Seems Christie grandson Matthew Prichard, who shared remarks during the presentation, was given rights to the show for his ninth birthday — but admits to feeling fonder at the time of the gift with two wheels. Prichard notes that he gives income earned on the show to lots of charities.

I learned of the Mousetrap Theatre Projects, which serves more than 12,000 students each year, during remarks from its founder — which inspired me to explore other outreach efforts like the SOLT’s own “Autism and Theatre” program.

The Society of London Theatre presented two special awards during this year’s ceremony — one to Dame Monica Mason, honoring her career with the Royal Ballet, and another to lyricist Sir Tim Rice.

Rice shared reflections on the journey of “Joseph and the Amazing Technicolor Dreamcoat” from school show to musical theater sensation, and his reluctance to make the original “Jesus Christ Superstar” album — also noting that NYC audiences are fonder by far of current “Jesus Christ Superstar” and “Evita” revivals than NYC theater critics.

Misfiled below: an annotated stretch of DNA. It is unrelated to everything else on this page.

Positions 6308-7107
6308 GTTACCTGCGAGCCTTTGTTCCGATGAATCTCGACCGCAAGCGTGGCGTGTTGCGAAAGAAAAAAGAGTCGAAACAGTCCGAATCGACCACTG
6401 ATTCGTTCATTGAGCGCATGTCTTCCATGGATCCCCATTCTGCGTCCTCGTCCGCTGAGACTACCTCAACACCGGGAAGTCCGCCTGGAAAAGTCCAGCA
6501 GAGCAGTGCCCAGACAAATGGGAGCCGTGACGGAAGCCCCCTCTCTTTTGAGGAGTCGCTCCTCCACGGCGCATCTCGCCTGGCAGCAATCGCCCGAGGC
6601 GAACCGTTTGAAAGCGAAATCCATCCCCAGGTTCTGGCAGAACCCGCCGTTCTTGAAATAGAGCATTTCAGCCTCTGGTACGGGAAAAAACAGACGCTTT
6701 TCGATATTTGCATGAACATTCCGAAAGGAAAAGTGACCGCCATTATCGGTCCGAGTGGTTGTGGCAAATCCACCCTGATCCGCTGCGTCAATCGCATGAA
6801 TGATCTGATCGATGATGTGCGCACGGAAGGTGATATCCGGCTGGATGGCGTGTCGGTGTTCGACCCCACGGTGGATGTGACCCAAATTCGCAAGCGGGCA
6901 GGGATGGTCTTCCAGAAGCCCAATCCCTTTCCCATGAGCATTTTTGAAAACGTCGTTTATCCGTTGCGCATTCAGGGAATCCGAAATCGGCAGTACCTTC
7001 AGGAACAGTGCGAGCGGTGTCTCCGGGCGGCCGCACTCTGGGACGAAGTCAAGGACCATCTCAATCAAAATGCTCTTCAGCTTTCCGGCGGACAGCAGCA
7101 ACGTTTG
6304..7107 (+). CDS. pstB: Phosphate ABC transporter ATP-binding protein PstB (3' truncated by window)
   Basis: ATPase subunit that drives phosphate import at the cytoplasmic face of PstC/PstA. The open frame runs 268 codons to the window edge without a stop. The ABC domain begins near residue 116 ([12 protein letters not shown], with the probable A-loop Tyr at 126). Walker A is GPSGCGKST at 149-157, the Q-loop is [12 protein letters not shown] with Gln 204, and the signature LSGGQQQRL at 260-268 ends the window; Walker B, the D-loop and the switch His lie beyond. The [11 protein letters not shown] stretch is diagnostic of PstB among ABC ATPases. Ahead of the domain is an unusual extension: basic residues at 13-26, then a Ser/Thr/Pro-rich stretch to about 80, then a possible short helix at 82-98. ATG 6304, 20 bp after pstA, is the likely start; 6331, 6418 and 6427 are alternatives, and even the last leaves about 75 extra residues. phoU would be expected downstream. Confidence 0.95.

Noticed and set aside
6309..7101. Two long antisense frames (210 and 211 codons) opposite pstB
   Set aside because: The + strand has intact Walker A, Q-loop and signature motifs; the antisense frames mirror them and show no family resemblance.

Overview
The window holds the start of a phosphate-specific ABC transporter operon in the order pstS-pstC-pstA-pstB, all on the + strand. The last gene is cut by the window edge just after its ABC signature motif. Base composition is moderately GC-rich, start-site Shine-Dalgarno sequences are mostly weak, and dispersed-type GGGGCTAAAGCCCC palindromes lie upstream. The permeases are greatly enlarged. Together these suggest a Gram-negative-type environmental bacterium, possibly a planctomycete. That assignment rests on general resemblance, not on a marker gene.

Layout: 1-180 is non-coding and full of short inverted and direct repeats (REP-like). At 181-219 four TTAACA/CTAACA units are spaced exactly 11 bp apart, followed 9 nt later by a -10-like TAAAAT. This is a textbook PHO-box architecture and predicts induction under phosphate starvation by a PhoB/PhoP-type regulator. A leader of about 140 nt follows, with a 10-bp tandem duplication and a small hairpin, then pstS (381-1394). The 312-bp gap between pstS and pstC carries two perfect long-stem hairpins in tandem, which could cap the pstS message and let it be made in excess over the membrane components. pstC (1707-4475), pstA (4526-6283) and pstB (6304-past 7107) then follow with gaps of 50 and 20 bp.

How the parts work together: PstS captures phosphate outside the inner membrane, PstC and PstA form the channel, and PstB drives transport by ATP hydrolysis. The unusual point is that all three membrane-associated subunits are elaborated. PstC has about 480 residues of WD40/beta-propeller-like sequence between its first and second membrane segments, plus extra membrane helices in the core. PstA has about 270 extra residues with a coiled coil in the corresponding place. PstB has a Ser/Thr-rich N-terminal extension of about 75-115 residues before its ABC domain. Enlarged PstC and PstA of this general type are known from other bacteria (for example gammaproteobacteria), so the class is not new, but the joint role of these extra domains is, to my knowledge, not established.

My own budding theater critic, Lizabeth, had perfectly lovely things to say about both shows — but did share that seeing Ricky Martin shake his bum during “Evita” was rather the low point of it all. I’ll have to add seeing a slew of West End theatre productions together to my bucket list.

While I adored every performance during Sunday’s Olivier Awards show, a few will likely live longest in my memory — a stunning pas de deux that should be required viewing for all those “Dance Moms” settling for sickening alternatives to actual artistry, the vocal performance of a haunting song from “Whistle Down the Wind” that I first heard when Lizabeth performed it during a Greasepaint Youtheatre fundraiser, and the lavish “Circle of Life” from the cast of “The Lion King” — which made me remember the magic of seeing the musical with Lizabeth long before her NYC theater adventures.